RFID Reader USB Prototyping Kit

I recently won a programming contest that netted me a gift card for ThinkGeek and not knowing what else to do I strolled the site looking for something interesting to use the gift card on. Eventually I ran into the RFID Experimentation Kit they have and decided that was what I needed. I have been wanting to play around with RFID for a while and this kit turned out to be pretty nice for tinkering.

Even though I picked this RFID kit from ThinkGeek you can buy it a couple different places and in a number of different configurations. The one I got came with a book from ExtremeTech called RFID Toys: 11 Cool Projects for Home, Office and Entertainment and the RFID parts are from Phidgets, who actually make a lot of other interesting kits.

RFID Kit Parts

Outside of the book you can get the RFID reader and RFID keyfobs, cards, etc. Another good place to look for this type of gear is SparkFun and they also have a USB RFID reader.

RFID Reader and Badges

RFID Reader

This RFID kit reads EM4102 type tags and operates at 125 kHz. The frequency and tag type are actually important. I have a number of badges and keyfobs outside of what I got with the kit and none of them work with this reader.

The Phidgets site has source code in a number of different languages making it very easy to develop custom applications. To get started you will need to grab the driver source and compile that. It isn't a driver in the normal sense of the word since it doesn't get installed by your operating system but more of a base library. Once you have the base library compiled you can grab any number of different language source files from the RFID reader source area. There should be a simple RFID reader example that shows how to use most of the available functions out of the base library.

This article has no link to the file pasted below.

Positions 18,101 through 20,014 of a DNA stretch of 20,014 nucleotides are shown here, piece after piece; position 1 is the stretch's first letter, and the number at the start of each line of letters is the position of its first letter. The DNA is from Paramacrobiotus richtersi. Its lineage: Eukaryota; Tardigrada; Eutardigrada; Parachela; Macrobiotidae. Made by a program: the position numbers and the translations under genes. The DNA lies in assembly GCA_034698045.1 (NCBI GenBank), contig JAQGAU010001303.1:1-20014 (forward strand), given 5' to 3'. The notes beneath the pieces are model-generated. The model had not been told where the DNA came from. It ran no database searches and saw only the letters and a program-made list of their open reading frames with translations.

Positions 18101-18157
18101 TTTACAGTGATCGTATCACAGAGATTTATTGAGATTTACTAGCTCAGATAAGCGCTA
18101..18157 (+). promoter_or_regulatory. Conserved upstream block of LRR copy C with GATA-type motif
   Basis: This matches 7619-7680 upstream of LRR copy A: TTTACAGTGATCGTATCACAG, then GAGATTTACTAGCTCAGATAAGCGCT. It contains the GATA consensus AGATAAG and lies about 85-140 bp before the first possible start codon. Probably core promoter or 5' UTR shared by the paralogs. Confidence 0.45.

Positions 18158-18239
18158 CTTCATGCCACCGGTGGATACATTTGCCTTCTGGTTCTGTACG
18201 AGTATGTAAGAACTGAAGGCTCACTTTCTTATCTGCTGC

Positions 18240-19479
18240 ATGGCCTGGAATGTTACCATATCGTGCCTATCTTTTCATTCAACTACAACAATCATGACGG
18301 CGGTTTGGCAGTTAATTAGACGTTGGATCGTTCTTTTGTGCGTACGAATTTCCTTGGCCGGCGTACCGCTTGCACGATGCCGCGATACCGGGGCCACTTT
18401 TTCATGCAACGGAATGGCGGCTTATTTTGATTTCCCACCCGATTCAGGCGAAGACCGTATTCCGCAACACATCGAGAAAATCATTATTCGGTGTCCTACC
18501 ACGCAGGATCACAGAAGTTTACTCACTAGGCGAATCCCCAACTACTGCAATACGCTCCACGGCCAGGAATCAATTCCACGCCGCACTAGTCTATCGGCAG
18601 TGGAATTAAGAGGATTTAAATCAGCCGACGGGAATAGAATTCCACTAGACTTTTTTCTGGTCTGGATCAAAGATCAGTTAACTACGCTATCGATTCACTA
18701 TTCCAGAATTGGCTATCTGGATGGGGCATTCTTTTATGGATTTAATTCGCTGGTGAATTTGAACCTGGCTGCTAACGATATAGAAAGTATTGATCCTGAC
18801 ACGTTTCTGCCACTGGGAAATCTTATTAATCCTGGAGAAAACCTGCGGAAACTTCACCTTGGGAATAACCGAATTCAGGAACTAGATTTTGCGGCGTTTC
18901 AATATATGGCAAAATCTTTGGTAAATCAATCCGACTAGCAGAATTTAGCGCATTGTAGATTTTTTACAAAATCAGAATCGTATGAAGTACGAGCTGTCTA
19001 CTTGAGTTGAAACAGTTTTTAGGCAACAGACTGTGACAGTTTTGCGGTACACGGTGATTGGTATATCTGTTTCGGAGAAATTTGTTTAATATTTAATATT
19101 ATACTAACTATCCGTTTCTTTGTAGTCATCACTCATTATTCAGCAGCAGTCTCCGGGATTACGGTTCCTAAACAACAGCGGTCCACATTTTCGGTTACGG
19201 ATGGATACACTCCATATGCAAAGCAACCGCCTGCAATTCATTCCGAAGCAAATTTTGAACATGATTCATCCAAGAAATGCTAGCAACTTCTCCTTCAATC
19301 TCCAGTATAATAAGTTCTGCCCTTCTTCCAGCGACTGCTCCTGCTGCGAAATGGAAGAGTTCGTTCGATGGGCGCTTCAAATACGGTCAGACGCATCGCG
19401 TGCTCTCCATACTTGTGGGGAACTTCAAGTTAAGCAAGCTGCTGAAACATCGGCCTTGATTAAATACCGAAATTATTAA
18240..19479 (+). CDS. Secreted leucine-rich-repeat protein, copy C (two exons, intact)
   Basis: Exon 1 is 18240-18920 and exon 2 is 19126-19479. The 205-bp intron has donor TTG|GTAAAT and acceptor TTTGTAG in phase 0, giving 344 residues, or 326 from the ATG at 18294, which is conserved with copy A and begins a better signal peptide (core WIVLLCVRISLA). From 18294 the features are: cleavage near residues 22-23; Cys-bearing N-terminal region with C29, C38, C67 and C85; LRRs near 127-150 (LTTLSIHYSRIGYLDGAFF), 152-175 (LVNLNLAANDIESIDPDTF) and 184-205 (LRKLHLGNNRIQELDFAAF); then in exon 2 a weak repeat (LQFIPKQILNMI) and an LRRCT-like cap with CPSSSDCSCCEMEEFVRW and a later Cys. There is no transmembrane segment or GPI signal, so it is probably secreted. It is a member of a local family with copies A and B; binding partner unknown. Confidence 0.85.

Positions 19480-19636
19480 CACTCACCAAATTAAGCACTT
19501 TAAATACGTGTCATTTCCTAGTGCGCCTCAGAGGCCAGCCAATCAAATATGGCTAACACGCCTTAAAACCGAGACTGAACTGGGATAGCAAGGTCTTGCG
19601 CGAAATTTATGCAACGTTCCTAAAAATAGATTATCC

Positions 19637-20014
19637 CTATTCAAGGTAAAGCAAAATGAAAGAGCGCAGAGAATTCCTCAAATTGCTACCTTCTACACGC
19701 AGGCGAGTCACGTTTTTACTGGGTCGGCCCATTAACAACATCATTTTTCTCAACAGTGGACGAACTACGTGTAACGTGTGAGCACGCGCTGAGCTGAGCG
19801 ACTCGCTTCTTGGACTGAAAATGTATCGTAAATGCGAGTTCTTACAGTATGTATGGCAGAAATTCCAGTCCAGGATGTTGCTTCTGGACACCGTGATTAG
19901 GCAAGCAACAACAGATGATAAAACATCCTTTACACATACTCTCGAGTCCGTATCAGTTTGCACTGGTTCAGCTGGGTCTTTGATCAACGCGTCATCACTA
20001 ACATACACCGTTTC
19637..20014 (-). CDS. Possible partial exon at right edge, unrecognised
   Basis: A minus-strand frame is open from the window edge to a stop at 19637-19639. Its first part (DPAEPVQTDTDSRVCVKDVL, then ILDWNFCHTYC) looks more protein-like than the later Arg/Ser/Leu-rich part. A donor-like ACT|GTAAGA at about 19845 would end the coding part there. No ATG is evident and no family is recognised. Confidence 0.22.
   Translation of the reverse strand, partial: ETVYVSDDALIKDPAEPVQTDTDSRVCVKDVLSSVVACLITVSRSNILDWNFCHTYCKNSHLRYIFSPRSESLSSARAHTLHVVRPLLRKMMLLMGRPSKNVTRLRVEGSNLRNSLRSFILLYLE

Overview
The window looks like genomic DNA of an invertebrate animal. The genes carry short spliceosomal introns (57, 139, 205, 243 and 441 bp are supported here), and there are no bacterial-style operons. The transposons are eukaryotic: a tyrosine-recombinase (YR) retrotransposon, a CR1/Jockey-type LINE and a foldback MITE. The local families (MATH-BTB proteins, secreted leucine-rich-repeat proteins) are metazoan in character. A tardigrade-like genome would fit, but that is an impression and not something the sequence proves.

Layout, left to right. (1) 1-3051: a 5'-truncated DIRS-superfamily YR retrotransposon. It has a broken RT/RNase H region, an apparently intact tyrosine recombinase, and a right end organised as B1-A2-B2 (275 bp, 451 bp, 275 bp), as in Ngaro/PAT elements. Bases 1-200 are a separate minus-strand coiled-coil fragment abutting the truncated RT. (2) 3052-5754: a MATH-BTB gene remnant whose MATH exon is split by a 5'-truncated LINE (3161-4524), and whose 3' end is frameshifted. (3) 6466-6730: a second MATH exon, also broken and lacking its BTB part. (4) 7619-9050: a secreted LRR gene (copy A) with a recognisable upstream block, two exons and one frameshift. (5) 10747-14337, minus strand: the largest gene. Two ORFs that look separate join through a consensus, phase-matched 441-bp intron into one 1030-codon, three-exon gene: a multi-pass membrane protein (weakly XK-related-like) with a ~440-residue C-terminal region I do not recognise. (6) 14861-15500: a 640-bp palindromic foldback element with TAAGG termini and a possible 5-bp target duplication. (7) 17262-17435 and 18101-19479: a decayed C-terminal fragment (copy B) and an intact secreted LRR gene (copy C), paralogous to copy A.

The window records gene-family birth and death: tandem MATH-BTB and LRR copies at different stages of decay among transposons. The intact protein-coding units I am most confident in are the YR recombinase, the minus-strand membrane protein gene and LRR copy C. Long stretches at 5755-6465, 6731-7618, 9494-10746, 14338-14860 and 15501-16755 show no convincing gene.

If you are interested RFID projects check out these links:

3 thoughts on “RFID Reader USB Prototyping Kit

  1. Bryan

    This kit is pretty cool to get started. I used it in a project to identify users, display the username to a LCD, trigger sound, add the info to a database for later use. One problem with the reader is that it requires pretty close proximity and there is no good mounting solution or nice box for this. It would be cool if someone built this into a small box.

    Oh.. also found that the led's were a bit weir when you hooked them up to the circuit board, could have been the software (drivers for mac) since i did it all in objective-c.

  2. Carmine

    Hey, the title of this is RFID reader/writer…but how did you write to the rfid tags if the phidgets RFID kit doesn't support writing?


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